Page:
Those are the five most important words in marketing.
Because it’s all about mindshare – NOT marketshare.
And so, your success is a function of the following interrelated factors.
1. How often you hear those five words.
2. How positive people’s subsequent comments are.
3. How carefully you listen to and write down those comments.
4. How frequently you repeat the original actions that led to those comments.
After all, when people tell you what they remember about you…
They’re telling you who you are.
Which is (potentially) different from who you thought you were.
They’re telling you how they experience you.
Which is the only judgment people can make about you.
They’re telling you which of your actions are most memorable.
Which is invaluable feedback about which of your efforts are working.
They’re telling you what to continue (or discontinue) in the future.
Which is a powerful tool for staying focused.
They’re telling you the current balance of your reputational asset.
Which is the single determinant of becoming more bookable, referable and invokable.
So, when people say they’ve heard of you before, the next step is to listen closely to their physiology. Because people’s bodies will always tell you the truth – even if their lips are lying.
Let’s look at three examples:
First, when someone who’s heard of you comes up to meet you for the first time, observe the changes in her body.
For example: Did her posture assemble? Did her eyebrows dance? And did her pupils dilate? If so, she’s probably telling the truth.
Second, part of this listening process – because that’s all we’re talking about here, listening – is asking people to give you specific feedback about WHAT they heard and HOW they heard it. That way you can find the rock that created the ripple. And then you can go throw more rocks.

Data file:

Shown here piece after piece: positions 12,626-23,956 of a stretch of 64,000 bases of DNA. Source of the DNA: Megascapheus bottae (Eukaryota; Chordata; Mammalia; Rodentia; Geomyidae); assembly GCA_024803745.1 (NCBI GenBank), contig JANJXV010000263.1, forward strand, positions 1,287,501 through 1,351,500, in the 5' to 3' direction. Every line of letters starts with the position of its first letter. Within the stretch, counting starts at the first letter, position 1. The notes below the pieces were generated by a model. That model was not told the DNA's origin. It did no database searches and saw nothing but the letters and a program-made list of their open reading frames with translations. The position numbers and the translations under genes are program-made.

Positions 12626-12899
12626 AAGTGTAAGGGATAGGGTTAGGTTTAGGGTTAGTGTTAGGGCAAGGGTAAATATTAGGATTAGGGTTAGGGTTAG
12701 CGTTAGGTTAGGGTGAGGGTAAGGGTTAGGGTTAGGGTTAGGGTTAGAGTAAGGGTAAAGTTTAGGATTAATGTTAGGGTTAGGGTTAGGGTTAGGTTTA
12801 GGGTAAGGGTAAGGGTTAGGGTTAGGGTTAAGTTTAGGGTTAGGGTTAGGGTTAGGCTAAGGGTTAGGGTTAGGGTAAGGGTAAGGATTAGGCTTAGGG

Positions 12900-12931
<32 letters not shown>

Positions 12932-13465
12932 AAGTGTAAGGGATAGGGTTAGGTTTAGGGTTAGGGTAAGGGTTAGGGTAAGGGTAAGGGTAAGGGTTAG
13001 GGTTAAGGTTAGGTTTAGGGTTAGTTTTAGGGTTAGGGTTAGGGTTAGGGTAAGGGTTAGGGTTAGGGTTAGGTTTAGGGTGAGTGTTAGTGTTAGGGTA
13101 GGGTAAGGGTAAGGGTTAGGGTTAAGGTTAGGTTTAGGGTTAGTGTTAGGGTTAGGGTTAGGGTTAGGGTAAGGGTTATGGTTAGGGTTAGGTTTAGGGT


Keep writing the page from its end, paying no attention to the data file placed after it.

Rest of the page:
You might consider asking questions like:
o “How did you hear about me?”
o “What – specifically – did you like most about (x)?
o “Can you give me an example of how (x) has been helpful to your world?”
Lastly, an approach that I frequently use for leveraging those “I’ve heard of your before” moments is to say:
“Thanks Mary! It’s funny you should say that. I’m currently writing a module about (x), and I would love to get your opinion on something. Would you be willing to share with me 3-5 bullet points about why you liked my (x)? I request this NOT in a ‘tell me why I’m so great’ way, but rather, ‘tell me what worked so I can replicate it and help others do the same.’ Cool?”
In most instances, people are HAPPY to offer specific feedback.
But only if you stop, ask and listen to what’s behind those five beautiful words, “I’ve heard about you before.”
REMEMBER: Pay careful attention to what people tell you they remember about you.
Because that’s who you are.
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That Guy with the Nametag
Author, Speaker, Coach, Entrepreneur
HELLO, my name is Scott’s…
“Live your name.”